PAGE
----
The August premiere of Warner Bros.'s theatrical thriller Cradle 2 The Grave on video-on-demand — via digital cable — will come after just 17 days worth of home-video and DVD exposure.
short home-video window is rare — the average for a theatrical release remains at around 51 days — industry executives hope its VOD performance numbers will soon convince studios to regularly reduce the time between a blockbuster movie's arrival on the video shelf and its debut on a cable-system server.
Operators and distributors have asked studios for windows tight enough to take advantage of the millions of dollars studios spend to advertise a film's home-video and DVD release.
In Demand has aggressively touted the virtues of VOD and earlier windows to studios over the past few months. In addition to narrowing the Cradle 2 Grave
window (something about which neither Warner Bros. nor In Demand would comment), the VOD purveyor was able to work with the studio to offer The Animatrix, a collection of nine animated shorts based on the The Matrix
movie franchise, to VOD on June 3 — the same day it became available in video stores.
There's little question that PPV and VOD movies perform well within shorter windows. Sporting a 30-day PPV window, 20th-Century Fox's $70 million box office film Shallow Hal
was the industry's No. 1 movie in 2002. The comedy beat out a number of $100 million films, all offered in windows of 45 days or more.
"I think that clearly there's an upside opportunity to have movies at the same time either for sale or for rent," said Cox director of marketing for video services Kevin Hill. "People love purchasing PPV and VOD movies, but the main challenge has always been the value behind purchasing a $3.95 movie. If we can move that window up, we'll have a more exciting atmosphere."
A long struggle
Cable operators have been fighting an uphill battle with the studios over home-video windows since the dawn of PPV in the 1980s. Unwilling to upset the multibillion-dollar rental business, studios have been reluctant to provide windows anywhere close to 30 days after a title's home video bow.
But operators argue that PPV buy-rates would improve significantly if the titles were available to consumers earlier. The argument has grown stronger with the advent of VOD, which allows consumers to purchase movies at their own leisure, with fast-forward, rewind and pause functionality.
Thus far, operators report that VOD buy-rates are twice or even three times those of schedule-based PPV channels. Though available in only about 5 million households, VOD last year helped the industry record its highest PPV movie revenue take ever at $1.4 billion, according to Showtime Event Television figures.
Still, studio executives remain disinclined to give the industry any permanent window breaks, for fear of disrupting the home-video and DVD business.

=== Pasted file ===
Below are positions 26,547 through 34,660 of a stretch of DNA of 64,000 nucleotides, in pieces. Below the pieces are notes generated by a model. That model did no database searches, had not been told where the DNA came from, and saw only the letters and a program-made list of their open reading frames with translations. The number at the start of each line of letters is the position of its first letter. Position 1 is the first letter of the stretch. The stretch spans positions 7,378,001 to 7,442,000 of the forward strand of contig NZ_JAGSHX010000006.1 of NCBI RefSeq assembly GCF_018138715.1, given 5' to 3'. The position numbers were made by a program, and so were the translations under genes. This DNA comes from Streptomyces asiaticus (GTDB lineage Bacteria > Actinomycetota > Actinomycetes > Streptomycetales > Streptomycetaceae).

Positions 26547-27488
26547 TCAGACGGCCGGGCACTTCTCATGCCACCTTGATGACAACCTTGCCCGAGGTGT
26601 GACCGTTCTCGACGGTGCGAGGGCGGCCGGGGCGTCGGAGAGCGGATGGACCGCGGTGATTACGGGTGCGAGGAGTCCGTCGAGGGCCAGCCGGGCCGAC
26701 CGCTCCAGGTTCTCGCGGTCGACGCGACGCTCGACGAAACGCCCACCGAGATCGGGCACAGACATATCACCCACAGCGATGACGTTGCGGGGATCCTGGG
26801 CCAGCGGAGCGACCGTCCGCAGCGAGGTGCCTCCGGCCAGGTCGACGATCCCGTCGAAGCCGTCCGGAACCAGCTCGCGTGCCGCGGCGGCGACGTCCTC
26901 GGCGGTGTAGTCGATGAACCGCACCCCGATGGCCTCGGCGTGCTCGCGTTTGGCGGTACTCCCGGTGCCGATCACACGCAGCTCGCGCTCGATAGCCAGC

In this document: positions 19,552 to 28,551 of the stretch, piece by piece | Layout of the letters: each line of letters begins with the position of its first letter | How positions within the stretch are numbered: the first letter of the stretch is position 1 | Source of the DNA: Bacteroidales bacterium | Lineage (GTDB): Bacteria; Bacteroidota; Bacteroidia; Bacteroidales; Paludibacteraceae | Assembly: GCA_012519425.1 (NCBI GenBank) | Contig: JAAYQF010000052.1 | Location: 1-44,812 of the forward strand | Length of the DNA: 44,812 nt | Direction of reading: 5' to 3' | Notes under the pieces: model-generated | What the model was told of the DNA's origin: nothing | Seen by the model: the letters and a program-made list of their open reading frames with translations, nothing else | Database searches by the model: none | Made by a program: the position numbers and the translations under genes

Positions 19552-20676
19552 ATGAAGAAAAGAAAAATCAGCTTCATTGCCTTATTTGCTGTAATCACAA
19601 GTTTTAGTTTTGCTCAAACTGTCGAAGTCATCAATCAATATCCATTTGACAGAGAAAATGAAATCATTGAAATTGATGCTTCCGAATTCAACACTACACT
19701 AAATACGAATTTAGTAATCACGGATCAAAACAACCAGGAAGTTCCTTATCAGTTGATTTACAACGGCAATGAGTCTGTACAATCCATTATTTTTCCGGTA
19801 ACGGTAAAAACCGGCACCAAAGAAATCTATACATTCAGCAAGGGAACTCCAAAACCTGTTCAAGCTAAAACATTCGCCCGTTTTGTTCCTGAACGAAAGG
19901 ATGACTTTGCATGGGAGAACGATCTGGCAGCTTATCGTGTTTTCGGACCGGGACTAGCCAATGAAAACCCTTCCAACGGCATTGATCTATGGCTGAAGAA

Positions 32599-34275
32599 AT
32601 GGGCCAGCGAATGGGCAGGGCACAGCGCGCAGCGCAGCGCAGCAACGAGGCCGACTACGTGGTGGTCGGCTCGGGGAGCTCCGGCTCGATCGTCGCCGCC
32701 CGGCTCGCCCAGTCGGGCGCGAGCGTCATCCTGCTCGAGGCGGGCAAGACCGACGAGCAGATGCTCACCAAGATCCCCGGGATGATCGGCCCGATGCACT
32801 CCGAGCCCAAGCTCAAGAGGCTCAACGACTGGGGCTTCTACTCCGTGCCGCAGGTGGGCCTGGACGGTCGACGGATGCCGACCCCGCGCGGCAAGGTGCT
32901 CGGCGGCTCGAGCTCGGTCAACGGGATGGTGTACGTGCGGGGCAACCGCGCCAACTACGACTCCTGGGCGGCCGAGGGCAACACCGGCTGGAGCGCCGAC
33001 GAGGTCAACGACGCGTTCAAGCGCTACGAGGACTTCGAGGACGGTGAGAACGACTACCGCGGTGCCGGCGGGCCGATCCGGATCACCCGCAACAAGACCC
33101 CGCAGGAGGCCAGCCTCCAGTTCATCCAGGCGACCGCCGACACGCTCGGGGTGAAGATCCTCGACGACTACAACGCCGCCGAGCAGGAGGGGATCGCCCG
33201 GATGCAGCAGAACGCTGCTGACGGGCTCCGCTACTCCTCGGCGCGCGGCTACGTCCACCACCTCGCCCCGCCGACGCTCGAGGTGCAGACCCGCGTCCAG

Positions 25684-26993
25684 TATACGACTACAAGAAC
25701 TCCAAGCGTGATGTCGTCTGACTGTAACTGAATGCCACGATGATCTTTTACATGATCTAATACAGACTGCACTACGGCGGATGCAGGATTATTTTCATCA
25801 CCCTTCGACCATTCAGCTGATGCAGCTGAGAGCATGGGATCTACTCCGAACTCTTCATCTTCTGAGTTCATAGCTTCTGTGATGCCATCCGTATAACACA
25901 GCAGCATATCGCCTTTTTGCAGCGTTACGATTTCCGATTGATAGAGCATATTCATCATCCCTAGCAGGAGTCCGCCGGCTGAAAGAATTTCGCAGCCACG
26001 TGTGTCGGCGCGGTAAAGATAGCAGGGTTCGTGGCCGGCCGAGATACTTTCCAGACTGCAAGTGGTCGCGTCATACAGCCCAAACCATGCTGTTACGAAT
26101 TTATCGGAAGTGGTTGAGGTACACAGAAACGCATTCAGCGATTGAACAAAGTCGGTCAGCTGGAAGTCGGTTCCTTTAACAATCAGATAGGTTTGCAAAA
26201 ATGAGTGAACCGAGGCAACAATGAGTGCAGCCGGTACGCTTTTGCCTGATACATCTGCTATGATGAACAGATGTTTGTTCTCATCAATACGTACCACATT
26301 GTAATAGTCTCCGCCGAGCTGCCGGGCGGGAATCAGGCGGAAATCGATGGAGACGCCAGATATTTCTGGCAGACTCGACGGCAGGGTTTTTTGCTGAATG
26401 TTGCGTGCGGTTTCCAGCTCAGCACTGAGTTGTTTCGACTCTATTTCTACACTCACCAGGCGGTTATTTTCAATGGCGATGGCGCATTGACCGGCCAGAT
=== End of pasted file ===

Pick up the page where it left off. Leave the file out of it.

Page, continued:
In 2002 videocassette movie rentals generated $5.3 billion, down 25% from $7.02 million in 2001. But the burgeoning DVD rental business generated $2.9 million, to lift home rentals to $8.2 billion overall.
Add in the $12.1 billion in DVD and video purchases, according to Video Business
magazine, and the home-video business remains a very formidable fiscal opponent to VOD.
"[Windows] may not be as much of an issue on a rental basis anymore, but because of the inordinate money DVDs bring in today it does matter," said one studio executive. "I don't know if it's worth upsetting that apple cart until VOD becomes more widespread."
But In Demand senior vice president of marketing Sergei Kuharsky said that studio fears of cannibalizing home video sales with earlier PPV/VOD windows do not hold up well to history. There were numerous false predictions that home-video, PPV and multiplex movie channels would prompt the demise of the theatrical business, he noted.
Kuharsky said In Demand is currently lobbying studios to move VOD windows to between 15 to 20 days, so the industry can take advantage of the additional marketing budget for home-video releases.
Studios spent approximately $3.8 billion advertising movies, he said — about $1 million of which was allocated to DVD and home-video advertising. Kuharsky said studios could maximize their own advertising outlays by promoting the home-video and VOD windows at the same time.
"With a DVD release, the advertising window is two to three weeks, during which time the viewer is aware of the product," Kuharsky said. "If that's the case, why would you not want to capitalize on your investment more by making the product more readily available to more people?"
Moreover, he said, 80% of a title's home-video rental and DVD purchase business is done within the first 30 days after it hits the video shelves, so there's little impact on a studio's home-video business if VOD windows are moved up.
"It's really an efficiency to have it available everywhere," said In Demand president Steve Brenner. "Studios are not going to put as much advertising into promoting PPV 45 days after home video — there's not enough revenue to support that."
Operators believe that to fully realize the revenue potential of VOD, the industry needs to play on a level field with the home video business, with regards to hit movies.
"The window is critical to that segment of the VOD business," said Millenium Digital Media senior vice president of programming and product development Peter Smith. "The fact of the matter is, an old title that you can fast-forward and pause is not as appealing a proposition as a new title that you can fast-forward and pause."